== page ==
The most commonly quoted definition is that of the American Psychiatric Association's Diagnostic and Statistical Manual of Mental Disorders (4th ed text revision; DSM-IV-TR; Shabsigh and Rowland, 2007). DSM-IV-TR defines PE as the “persistent or recurrent onset of orgasm and ejaculation with minimal sexual stimulation before, on, or shortly after penetration and before the person wishes it, taking into account factors that affect the duration of the excitement phase, such as, age, novelty of the sexual partner or situation, and recent frequency of sexual activity” that “cause(s) marked distress or interpersonal difficulty and PE not exclusively due to the direct effects of a substance, for example, alcohol, opioids, and other drugs.” This definition, however, does not provide any ejaculation latency cutoff points and is criticized of its authority-based nature, many false-positive diagnoses, acceptance of unnecessary pathologization, and erroneous prescriptions of ejaculation-delaying drugs (Waldinger and Schweitzer, 2007). Still, despite the proposal of the ISSM ad hoc committee, considerable debate exists regarding normative intravaginal ejaculatory latency time (IELT) and its application to the definition of PE (Montague et al, 2004). Furthermore, a number of clinicians regard the DSM-IV-TR definition as valid and regard revision and the development of a new definition as unnecessary (Hellstrom, 2007; Shabsigh and Rowland, 2007). Therefore, we accepted that no standardized definition can be applied universally and adopted the most commonly used definition (DSM-IV-TR). As demonstrated by Porst et al. (2006), this definition is usefully operationalized with a couple of questions even in an Internet-based survey for classifying PE.
In the present study, we aimed to determine the community-based prevalence of PE and to identify the characteristics of PE in Korea with the DSM-IV-TR definition. We focused on younger males because PE is more prevalent in the young, which contrasts with ED (Laumann et al, 1999; Mercer et al, 2003; Rowland et al, 2007). In addition, the risk factors of PE and relationships between PE and other comorbid conditions were evaluated.
Materials and Methods
In June 2006, subjects were recruited from a population of more than 20 000 men enrolled with INR research (a population-based Internet research company based in Seoul). The research panel represents a national population-based sample of men who agreed to participate in Internet surveys; each subject was paid less than 1 dollar in cyber money for participating in this survey. Initially, e-mail was sent to 3980 men aged over 20 years, requesting that they visit the web portal and complete the study questionnaire. On the website, they were asked to participate in this survey if they were or had been involved in stable, sexually active relationship and had participated in sexual intercourse more than once per month during the past 6 months. We excluded those who did not meet this criterion because of the possibility of bias from the recollection of remote experiences that had happened more than a half year ago. The web page was designed such that a subject answered all questions on a page then moved to the next page. Only participants that completed all questions were included in the study. To exclude untrustworthy answers, we excluded answers with a response time of less than 20% of the average response time. This study protocol was reviewed and approved by the Institutional Review Board (IRB) at our hospital.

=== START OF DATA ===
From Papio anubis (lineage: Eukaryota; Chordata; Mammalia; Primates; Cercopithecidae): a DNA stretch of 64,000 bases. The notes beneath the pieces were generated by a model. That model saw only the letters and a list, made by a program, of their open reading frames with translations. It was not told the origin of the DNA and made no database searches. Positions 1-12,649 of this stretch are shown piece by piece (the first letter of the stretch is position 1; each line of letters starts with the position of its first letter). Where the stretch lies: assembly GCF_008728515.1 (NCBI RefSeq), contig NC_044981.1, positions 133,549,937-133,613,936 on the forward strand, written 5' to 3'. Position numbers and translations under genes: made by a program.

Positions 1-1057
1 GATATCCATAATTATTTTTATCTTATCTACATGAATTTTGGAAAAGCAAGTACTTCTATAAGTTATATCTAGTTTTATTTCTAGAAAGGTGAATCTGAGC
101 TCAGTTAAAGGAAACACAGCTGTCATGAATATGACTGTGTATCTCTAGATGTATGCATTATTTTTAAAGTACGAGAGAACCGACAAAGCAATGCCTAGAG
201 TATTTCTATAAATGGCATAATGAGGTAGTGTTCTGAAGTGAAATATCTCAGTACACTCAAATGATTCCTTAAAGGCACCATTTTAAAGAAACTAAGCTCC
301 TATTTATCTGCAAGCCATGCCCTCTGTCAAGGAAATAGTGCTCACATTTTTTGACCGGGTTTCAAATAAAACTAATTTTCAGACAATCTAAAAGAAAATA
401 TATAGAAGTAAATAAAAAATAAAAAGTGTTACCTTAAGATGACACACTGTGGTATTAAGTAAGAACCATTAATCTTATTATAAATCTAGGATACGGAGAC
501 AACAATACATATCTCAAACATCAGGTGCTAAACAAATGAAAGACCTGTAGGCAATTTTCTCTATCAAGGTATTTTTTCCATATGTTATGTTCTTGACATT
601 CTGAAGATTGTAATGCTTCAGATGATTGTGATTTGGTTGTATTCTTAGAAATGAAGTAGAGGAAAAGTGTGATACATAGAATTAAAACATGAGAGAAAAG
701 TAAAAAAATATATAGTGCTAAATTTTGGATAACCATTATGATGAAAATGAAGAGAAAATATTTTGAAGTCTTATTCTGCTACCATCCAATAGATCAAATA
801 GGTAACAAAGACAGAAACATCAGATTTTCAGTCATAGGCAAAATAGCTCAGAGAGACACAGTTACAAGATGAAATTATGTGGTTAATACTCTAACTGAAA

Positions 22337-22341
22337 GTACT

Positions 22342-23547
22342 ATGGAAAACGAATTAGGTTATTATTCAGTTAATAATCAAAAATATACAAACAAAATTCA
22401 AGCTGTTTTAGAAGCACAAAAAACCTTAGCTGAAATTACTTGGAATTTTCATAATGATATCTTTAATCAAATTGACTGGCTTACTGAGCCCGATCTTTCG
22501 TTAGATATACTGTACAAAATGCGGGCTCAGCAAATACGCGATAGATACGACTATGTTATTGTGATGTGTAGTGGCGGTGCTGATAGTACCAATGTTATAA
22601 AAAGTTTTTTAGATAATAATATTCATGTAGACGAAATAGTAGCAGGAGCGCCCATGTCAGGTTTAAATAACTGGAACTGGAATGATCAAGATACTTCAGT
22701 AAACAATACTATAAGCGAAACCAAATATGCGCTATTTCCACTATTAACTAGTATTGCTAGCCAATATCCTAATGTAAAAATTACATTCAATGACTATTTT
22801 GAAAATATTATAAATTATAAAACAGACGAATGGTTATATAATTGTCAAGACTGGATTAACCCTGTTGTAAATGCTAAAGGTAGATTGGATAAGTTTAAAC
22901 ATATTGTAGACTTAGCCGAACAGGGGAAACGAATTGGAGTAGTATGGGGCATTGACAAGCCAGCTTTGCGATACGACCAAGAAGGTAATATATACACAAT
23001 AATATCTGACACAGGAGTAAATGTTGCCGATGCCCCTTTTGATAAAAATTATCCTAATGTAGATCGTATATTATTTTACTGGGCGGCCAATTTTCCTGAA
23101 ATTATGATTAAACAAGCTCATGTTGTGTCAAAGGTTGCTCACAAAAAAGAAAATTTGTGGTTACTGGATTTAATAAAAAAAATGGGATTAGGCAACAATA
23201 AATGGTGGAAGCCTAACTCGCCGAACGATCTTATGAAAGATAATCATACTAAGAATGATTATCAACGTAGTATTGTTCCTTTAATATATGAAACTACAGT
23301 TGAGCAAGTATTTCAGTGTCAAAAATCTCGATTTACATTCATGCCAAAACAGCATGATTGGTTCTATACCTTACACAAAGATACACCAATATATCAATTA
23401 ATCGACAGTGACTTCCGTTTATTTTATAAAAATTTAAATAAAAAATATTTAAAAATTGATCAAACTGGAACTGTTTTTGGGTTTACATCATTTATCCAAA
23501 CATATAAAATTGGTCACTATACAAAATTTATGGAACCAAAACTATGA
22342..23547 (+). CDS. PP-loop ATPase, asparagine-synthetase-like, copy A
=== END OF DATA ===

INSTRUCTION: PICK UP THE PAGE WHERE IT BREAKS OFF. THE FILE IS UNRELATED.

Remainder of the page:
The survey contained 96 questions in Korean (not shown): questions 1–28 addressed general medical and sexual history and demographic information; questions 29–49 identified erectile function and included questions on the International Index of Erectile Function (IIEF) questionnaire; questions 50–76 assessed ejaculation and PE-related attitudes and behaviors; and questions 77–96 evaluated symptoms related to voiding and defecation along with International Prostate Symptom Score (IPSS). The questionnaire used in this study was revised 8 times on the basis of the findings of a pilot survey performed on 45 male volunteers recruited from among medical personnel and patients that visited our urology clinic to clarify questions related to comprehension.